US 6636825 B1
A method for performing electrical acceptance tests on a sub-system including a test substrate, a microprocessor and one or more associated computer components, such as SRAM, DRAM and ROM. A pin grid array, ball grid array, line grid array or equivalent test connector system is provided that allows direct addressing of selected circuits of the microprocessor and of each associated component. The microprocessor plus substrate are first tested together. If this test is successful, the associated components are then added, preferably one at a time, and the new sub-system is tested. If a particular sub-system fails a test, the cause(s) of failure can be isolated and removed, where possible, and the modified sub-system can be retested.
1. A method for testing a computer system, the method comprising:
providing a plurality of N associated computer components, numbered 1, . . . , N, with N a selected integer that is at least 2;
providing a plurality of at least N+1 electrical sub-system tests, numbered n=0, 1, 2, . . . , N, and initializing the count index n to n=0, where, for at least one sub-system, numbered n′ (0≦n′≦N−1), sub-system test number n′ must be performed before at least one sub-system test number n″, with n″>n′;
electrically connecting a selected microprocessor and an integrated semiconductor substrate together to form a sub-system number 0 and performing the sub-system number 0 test on the sub-system number 0;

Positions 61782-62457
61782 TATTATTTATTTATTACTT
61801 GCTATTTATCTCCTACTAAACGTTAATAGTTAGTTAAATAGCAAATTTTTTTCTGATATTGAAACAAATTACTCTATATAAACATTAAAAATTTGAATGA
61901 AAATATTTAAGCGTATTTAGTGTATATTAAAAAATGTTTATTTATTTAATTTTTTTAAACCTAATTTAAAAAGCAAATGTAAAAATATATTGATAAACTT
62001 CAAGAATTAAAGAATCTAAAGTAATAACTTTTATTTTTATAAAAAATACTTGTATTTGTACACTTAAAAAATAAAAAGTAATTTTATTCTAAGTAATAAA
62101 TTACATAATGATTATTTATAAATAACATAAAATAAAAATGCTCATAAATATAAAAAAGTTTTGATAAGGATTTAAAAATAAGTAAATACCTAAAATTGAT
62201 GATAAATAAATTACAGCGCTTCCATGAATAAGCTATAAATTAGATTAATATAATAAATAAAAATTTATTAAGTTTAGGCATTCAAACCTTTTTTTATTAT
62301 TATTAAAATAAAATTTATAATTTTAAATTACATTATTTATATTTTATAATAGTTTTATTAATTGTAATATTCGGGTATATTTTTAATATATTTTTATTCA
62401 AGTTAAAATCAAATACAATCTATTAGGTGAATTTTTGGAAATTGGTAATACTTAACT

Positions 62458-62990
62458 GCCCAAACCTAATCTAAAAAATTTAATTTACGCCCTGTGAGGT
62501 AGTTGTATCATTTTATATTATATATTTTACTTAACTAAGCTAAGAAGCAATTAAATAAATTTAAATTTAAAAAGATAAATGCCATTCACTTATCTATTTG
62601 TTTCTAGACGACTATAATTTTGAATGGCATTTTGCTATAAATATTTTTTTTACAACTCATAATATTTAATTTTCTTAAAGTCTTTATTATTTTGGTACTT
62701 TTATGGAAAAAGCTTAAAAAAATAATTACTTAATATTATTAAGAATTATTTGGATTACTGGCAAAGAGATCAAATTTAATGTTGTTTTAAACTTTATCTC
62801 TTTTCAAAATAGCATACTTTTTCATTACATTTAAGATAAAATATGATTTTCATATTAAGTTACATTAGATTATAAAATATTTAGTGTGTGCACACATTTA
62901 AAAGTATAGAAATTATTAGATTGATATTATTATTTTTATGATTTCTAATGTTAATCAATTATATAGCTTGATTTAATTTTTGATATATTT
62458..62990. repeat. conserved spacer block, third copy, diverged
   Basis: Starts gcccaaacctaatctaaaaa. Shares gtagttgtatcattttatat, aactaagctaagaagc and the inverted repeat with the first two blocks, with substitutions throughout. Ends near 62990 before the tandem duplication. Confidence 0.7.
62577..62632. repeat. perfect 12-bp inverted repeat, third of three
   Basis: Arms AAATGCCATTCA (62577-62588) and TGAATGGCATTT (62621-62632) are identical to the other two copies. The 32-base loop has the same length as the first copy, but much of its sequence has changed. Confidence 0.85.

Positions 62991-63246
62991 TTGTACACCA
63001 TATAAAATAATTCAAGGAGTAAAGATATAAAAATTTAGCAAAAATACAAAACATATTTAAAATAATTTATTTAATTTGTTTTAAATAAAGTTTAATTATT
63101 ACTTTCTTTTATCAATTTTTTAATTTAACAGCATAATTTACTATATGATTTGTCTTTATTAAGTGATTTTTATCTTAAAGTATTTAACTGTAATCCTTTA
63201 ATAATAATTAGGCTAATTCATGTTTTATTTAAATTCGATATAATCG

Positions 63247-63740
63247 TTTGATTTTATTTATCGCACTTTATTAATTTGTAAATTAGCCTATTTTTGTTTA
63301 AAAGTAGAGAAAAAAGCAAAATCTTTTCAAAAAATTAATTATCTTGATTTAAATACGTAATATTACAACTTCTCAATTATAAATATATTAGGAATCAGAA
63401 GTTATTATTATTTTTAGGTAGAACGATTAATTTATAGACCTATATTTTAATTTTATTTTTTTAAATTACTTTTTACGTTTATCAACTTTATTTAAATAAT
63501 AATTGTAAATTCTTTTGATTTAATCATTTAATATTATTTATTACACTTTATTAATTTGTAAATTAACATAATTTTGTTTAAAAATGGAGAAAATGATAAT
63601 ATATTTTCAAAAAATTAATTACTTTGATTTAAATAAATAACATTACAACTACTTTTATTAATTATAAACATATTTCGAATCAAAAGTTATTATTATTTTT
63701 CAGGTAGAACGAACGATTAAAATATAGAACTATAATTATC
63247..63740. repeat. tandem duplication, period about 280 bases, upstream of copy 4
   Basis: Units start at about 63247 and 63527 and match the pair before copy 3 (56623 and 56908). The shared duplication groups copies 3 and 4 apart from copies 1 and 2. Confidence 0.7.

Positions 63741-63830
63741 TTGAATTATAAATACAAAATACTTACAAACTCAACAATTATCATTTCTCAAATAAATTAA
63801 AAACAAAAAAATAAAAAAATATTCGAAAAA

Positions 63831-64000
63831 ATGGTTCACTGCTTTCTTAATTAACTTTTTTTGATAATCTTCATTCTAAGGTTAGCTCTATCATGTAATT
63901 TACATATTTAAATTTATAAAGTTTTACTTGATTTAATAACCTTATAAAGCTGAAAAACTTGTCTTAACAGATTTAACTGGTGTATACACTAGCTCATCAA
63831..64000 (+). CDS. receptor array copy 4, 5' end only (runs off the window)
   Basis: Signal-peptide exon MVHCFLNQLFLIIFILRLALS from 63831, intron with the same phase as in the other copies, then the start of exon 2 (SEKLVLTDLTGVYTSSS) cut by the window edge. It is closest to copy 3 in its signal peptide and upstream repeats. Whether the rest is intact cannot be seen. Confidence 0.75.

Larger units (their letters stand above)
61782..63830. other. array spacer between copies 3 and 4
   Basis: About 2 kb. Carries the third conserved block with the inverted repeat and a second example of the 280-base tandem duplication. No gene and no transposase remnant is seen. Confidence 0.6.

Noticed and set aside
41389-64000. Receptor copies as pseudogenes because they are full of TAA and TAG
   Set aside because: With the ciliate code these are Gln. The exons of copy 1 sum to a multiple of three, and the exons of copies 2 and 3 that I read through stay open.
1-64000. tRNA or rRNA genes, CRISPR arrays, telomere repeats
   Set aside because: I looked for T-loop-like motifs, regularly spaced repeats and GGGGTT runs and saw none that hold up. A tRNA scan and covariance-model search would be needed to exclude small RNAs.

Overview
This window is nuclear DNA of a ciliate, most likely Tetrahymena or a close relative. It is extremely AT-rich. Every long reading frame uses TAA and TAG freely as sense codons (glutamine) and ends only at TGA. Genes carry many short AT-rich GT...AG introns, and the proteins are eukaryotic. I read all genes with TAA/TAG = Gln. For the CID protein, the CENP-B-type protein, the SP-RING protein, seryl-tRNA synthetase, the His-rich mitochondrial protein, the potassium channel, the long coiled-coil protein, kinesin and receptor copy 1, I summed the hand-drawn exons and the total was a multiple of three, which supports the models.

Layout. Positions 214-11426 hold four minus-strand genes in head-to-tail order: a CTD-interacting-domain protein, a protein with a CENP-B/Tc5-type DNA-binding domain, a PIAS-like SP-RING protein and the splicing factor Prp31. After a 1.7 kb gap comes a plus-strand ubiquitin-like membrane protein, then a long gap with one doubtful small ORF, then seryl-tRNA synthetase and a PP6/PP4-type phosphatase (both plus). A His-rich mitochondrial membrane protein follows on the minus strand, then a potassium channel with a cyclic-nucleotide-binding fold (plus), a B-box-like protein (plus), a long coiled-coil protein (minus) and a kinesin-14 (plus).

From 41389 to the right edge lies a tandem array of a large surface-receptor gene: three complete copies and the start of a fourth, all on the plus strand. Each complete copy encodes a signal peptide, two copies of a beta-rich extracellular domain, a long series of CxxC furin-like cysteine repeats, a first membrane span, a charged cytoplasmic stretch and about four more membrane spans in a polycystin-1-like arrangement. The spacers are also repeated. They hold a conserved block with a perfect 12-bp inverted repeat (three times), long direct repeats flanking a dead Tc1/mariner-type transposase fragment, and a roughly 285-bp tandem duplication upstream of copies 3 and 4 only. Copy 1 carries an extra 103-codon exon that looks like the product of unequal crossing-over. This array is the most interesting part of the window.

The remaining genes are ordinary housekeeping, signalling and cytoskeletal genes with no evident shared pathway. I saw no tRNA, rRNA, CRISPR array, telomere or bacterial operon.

(A) when sub-system number n passes the sub-system number n test, incrementing n by 1, electrically connecting sub-system number n−1 and the computer component number n to form a subsystem number n, and performing at least one sub-system number n test on the sub-system number n;
(B) when the sub-system number n fails to pass the at least one sub-system number n test, indicating that the sub-system number n has failed;
(C) when the sub-system number n passes the at least one sub-system number n test, determining whether the integer n satisfies n≧N;
(D) when the integer n does not satisfy n≧N, repeating steps (A), (B) and (C) at least once; and
(E) for at least one integer value of the count index, n=n′″, satisfying ( )≦n′″≦N−1:
receiving at least one sub-system, number n′″, that has failed to pass the sub-system number n′″ test;
examining the received sub-system number n′″ and identifying at least one defect that caused the received sub-system number n′″ to fail the sub-system number n′″ test, before performing the sub-system number n′″+1 test; and
modifying the received sub-system number n′″ to remove the at least one defect that is identified in the sub-system number n′″.
2. The method of
3. The method of
4. The method of
for at least one integer value of said count index n satisfying 0≦n≦N:
applying said sub-number n test to said received and modified sub-system number n; and
accepting said received and modified sub-system number n as passing said sub-system number n test, unless said received and modified sub-system number n fails to pass said sub-number n test.